• Featured Has there been a post-debate “Milibounce”? Signs are good, but lets not get carried away

    Has there been a post-debate “Milibounce”? Signs are good, but lets not get carried away

    Here’s a Sunday Times front page that Miliband and his team will be delighted with – a four point lead with YouGov and talk of momentum for Labour: But – it’s only one poll. That’s the best and most important place to start when talking about a post-debate bounce for Labour (or a “Milibounce” as it was inevitably labelled). The only poll that has been released so far with fieldwork produced post-debate is the YouGov poll in today’s Sunday Times – […]

    Read more →
  • News 40 days to go: Alexander kicks off Labour’s campaign

    40 days to go: Alexander kicks off Labour’s campaign

    Today Douglas Alexander, Labour’s Chair of General Election Strategy, will visit marginal seat Ealing Central and Acton to mark the fact that there are 40 campaigning days left until the general election. Alexander will also visit this constituency, which Labour’s candidate Rupa Huq hopes to win from Conservative Angie Bray, to send a message that Labour have 40 policies that would make Britain better (a list of which can be found below). This ties in with Labour’s campaign slogan “A […]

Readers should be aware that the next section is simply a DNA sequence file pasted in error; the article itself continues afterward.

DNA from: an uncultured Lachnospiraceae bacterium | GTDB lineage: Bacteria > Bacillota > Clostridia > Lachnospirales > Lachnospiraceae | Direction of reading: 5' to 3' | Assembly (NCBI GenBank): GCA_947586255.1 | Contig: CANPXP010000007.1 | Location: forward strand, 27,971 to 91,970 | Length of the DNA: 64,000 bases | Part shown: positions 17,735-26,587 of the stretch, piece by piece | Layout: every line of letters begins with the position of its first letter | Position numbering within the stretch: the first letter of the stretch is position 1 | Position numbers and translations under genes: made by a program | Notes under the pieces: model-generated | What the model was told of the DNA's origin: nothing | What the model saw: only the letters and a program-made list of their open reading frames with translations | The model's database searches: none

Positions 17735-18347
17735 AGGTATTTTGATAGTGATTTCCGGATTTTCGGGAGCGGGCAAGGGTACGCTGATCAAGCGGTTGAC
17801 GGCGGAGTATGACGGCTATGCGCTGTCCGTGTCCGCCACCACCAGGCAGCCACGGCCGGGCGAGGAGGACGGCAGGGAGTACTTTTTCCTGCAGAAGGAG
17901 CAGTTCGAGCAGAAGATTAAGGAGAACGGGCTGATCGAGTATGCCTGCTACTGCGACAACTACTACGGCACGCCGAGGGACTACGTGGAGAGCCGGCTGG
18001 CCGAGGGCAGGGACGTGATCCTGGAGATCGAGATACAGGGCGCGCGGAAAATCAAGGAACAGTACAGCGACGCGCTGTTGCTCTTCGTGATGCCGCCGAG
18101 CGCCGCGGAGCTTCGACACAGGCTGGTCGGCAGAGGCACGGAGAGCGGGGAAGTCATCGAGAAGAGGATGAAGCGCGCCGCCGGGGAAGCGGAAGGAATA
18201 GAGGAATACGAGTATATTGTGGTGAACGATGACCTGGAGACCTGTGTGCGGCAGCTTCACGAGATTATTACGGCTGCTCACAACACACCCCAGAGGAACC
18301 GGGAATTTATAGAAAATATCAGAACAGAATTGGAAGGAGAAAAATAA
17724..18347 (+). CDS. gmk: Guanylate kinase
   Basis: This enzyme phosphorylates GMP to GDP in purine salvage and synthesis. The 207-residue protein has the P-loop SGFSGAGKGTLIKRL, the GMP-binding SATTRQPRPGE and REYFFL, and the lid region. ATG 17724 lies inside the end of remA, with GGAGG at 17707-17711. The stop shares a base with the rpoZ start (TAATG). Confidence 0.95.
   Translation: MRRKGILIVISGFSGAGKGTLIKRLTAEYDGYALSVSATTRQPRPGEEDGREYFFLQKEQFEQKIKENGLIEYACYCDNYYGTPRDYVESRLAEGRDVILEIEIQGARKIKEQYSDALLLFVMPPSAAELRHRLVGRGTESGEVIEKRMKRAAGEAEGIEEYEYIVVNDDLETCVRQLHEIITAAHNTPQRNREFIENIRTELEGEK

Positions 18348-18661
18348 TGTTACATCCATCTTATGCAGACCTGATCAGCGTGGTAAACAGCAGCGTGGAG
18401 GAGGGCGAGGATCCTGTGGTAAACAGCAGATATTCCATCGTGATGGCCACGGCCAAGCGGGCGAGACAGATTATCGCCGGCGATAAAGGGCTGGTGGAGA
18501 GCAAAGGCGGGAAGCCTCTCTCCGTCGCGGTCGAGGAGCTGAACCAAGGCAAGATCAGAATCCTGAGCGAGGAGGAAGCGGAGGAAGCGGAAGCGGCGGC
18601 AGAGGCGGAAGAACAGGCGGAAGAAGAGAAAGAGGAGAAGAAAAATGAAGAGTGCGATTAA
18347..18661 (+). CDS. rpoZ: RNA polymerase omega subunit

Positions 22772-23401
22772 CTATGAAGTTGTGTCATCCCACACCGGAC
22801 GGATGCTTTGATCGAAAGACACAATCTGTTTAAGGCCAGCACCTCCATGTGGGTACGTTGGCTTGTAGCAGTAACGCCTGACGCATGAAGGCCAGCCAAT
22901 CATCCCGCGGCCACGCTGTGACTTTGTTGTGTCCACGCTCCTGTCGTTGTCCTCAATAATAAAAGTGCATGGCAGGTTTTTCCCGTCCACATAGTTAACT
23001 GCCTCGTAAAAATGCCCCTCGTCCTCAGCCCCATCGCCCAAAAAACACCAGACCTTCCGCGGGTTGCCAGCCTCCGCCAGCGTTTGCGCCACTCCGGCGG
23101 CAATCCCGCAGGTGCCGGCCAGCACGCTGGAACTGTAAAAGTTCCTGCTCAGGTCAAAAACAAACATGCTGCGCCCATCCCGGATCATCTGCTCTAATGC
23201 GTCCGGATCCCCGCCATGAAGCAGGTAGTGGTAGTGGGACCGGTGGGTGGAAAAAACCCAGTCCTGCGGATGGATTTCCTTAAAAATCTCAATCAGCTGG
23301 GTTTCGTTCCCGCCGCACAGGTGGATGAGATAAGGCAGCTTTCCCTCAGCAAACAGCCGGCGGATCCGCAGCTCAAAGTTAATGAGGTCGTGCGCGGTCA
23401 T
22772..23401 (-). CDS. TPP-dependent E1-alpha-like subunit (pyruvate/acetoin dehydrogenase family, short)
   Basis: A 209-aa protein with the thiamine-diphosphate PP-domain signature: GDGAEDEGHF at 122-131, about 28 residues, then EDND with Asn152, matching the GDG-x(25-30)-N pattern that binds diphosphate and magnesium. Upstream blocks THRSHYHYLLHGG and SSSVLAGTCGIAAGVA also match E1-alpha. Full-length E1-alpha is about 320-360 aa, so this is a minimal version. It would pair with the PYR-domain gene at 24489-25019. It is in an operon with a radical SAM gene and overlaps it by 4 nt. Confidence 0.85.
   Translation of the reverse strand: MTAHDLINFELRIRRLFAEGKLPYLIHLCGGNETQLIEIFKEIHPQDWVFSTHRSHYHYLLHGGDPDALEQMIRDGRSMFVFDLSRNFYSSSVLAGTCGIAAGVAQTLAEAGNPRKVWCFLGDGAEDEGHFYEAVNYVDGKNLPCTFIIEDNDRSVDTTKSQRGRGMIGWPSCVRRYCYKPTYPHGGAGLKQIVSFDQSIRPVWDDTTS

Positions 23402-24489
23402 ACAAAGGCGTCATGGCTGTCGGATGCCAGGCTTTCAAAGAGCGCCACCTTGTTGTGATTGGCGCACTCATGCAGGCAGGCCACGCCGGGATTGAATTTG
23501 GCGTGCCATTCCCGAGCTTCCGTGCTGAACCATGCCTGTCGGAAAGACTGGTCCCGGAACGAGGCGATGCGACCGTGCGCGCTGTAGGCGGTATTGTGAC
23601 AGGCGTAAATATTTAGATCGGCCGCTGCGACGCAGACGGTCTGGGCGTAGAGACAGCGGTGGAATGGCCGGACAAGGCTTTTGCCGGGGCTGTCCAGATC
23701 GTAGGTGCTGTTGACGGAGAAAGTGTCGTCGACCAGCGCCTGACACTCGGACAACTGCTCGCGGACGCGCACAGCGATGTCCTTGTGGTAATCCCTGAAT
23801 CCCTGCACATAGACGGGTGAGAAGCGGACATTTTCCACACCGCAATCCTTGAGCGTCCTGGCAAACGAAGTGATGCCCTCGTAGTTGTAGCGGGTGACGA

Read more →
  • Comment It’s time for the Tories to come clean on their secret £12billion plan to hit children, carers, families and disabled people

    It’s time for the Tories to come clean on their secret £12billion plan to hit children, carers, families and disabled people

    David Cameron and Iain Duncan Smith have repeatedly refused to explain how they would make the £12 billion cuts in social security spending that their fiscal plans for the next parliament depend on. If anyone wondered why, now  we know. Leaked documents drawn up by civil servants for Conservative ministers and reportedly discussed with Conservative officials, confirm that this extreme cuts plan would hit disabled people and their carers hard. The Tories have denied this is their plan. But the truth is […]

    Read more →
Share with your friends










Submit